Oakland’s loss is Manteca’s gain.
Union Pacific Railroad’s decision to quadruple its Lathrop intermodal yard that transfers shipping containers from rail to truck and vice versa is creating what industrial real estate expertsconsider “an ideal” situation for firms that deal in consumer goods that enter the United States markets via the Port of Oakland.
The intermodal expansion and shifting of a part of the transfer traffic out of Oakland is what prompted CenterPoint to purchase land directly across from the UP facility located along the western side of the railroad tracks west of Airport Way and bordering Roth Road and secure entitlements for development.
The tenants for the four-million-square-foot business park are expected to do a lot of their business by taking delivery of containers via an extremely short truck drive using a private crossing to the UP facility. The contents of the containers will then be repackaged and then shipped to domestic markets again using containers that will be moved by truck via the private crossing for placement on rail cars.
It is a same concept several employers in Spreckels Park use - such as Terrell Transportation - where trucks bring in shipments of consumer goods from a manufacturer that are then broken down repackaged and loaded for shipping via truck to various markets in the western United States.
“It (the intermodal expansion) will generate a lot of jobs,” said Manteca Mayor Willie Weatherford who was among those briefed Wednesday by UP officials on development plans for the intermodal facility.
The expansion of the intermodal facility is expected to double the current workforce of 67 railroad workers to 137. CenterPoint’s future tenants are expected to provide 600 permanent jobs.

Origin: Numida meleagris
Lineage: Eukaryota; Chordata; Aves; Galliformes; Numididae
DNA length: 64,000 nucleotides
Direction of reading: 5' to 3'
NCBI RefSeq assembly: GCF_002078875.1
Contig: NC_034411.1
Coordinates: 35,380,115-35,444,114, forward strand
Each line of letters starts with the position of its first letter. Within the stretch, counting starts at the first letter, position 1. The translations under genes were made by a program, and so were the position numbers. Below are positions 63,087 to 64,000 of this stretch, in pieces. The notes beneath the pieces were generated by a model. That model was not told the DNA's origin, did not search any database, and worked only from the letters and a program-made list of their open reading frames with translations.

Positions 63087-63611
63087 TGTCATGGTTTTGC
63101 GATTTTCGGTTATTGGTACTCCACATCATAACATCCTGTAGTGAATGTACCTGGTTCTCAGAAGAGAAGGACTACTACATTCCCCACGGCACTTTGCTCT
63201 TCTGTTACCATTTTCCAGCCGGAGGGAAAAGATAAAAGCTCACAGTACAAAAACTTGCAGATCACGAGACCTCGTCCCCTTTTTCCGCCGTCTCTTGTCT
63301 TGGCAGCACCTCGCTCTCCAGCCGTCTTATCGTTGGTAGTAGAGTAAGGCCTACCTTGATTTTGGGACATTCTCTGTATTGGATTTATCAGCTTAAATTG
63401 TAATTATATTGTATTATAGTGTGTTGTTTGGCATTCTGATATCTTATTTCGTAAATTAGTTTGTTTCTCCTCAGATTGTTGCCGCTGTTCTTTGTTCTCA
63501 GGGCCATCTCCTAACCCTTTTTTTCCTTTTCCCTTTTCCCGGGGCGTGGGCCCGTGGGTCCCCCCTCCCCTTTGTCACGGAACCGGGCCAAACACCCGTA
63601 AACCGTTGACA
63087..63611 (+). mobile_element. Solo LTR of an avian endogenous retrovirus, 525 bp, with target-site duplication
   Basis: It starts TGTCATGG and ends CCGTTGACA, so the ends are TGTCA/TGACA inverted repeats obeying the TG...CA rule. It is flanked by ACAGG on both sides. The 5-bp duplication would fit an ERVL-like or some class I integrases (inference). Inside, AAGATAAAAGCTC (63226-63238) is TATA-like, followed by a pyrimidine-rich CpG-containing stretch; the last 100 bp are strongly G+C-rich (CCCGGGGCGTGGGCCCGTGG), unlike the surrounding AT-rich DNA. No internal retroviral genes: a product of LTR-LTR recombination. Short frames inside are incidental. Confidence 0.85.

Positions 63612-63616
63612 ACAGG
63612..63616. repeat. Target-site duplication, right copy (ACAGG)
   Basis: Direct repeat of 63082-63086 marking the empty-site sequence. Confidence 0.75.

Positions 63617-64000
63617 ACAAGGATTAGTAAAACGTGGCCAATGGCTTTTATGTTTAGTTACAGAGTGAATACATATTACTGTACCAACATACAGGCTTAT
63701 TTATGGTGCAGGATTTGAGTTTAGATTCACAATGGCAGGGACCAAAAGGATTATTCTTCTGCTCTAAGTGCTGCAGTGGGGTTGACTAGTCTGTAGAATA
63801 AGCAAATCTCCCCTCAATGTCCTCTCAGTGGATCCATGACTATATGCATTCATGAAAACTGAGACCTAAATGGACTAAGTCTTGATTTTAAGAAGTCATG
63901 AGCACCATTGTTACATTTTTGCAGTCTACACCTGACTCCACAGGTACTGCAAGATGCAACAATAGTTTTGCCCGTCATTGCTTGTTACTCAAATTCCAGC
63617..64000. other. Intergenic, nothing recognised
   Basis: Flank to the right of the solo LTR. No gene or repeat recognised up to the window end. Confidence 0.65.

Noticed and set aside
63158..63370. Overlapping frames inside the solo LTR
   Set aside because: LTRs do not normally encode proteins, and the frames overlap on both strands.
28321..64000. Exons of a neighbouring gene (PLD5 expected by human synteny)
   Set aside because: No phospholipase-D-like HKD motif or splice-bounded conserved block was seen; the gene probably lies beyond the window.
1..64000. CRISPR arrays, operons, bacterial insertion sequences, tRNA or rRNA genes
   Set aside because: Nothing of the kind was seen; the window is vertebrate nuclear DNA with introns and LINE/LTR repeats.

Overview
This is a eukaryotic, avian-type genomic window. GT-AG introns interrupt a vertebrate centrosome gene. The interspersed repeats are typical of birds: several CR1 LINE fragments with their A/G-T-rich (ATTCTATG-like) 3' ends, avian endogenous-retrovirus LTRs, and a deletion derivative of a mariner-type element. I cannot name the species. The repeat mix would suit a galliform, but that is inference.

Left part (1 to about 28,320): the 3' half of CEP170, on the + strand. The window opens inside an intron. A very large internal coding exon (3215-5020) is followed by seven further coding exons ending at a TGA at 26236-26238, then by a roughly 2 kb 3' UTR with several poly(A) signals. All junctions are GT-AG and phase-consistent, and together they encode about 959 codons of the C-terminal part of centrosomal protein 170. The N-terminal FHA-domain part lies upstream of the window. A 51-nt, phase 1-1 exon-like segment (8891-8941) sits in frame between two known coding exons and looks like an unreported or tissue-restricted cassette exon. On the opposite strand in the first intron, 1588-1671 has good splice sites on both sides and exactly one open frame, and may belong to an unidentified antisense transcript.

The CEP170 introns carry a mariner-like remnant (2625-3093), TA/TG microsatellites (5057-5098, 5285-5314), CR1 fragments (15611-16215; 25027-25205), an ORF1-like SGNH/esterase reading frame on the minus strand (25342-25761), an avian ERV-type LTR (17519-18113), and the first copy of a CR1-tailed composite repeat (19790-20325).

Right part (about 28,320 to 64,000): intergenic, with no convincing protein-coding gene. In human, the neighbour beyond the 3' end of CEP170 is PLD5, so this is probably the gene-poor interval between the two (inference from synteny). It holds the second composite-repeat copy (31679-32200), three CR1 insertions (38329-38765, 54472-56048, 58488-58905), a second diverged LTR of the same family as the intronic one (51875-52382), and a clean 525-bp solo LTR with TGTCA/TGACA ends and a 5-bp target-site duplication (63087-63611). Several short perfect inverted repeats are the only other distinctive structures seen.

That, however, is expected to be just the tip of the iceberg. The UP move will increase the demand for truck transportation in the area plus make the immediate community - Manteca and Lathrop particularly - even more attractive to firms that are starting to do more and more cross-country shipping by rail due to the trips for trains to the intermodal facility.
Manteca also has the advantage of a second intermodal facility operated by Santa Fe railroad just under 210 miles northeast of Manteca on Jack Tone Road.
“This is a win-win for everyone,” said Weatherford. “There wasn’t even a need to provide any stimulus to get them (the railroad) and CenterPoint to expand” in the Lathrop-Manteca area.
Union Pacific has commissioned an environmental impact report that addresses developing 142.5 acres to the south and east of the existing facility. The complete facility will cover 277 acres.
The average daily truck trips would go from 954 today to 2,186 at complete build-out. It would mean the average number of trucks per hour leaving or departing the intermodal facility would go from 39.75 every hour to 91. Weekend traffic is 5 to 10 percent of work day traffic
Monday would be the heaviest day for truck movement at build-out with 2,585 trips compared to 1,056 today.
Currently the intermodal facility can “lift” - remove and place truck trailers on specially designed railroad flat cars - some 270,000 container a year. At build-out that number will reach 730,000 lifts.
To reduce congestion and to address air quality concerns, the project will replace nine manual gates with 10 automatic gates. That will allow for a quicker flow of trucks into the facility to reduce idling time.
The entrance would be moved farther back from Roth Road to accommodate more trucks. Additional turn lanes will also be constructed on Roth Road.
An indirect access road to Lathrop Road will be made for employee traffic only. No cargo will leave - or access - the UP intermodal facility using Lathrop Road.
The number of storm retention ponds would go from four to seven to accommodate the run-off from paving over 184 additional acres with asphalt. Currently there are 86 acres of pavement for container parking and truck movements.
It also includes an internal road to cross the tracks to the proposed CenterPoint Business Park to allow goods to be moved between the two points without having to use public roads.
UP spokesmen point out that the facility expansion ultimately will reduce truck traffic on major freeways as one freight train moving trailer containers does the work of 280 long-distance trucks.
The expansion would take three years but it may take longer to reach capacity depending upon market conditions.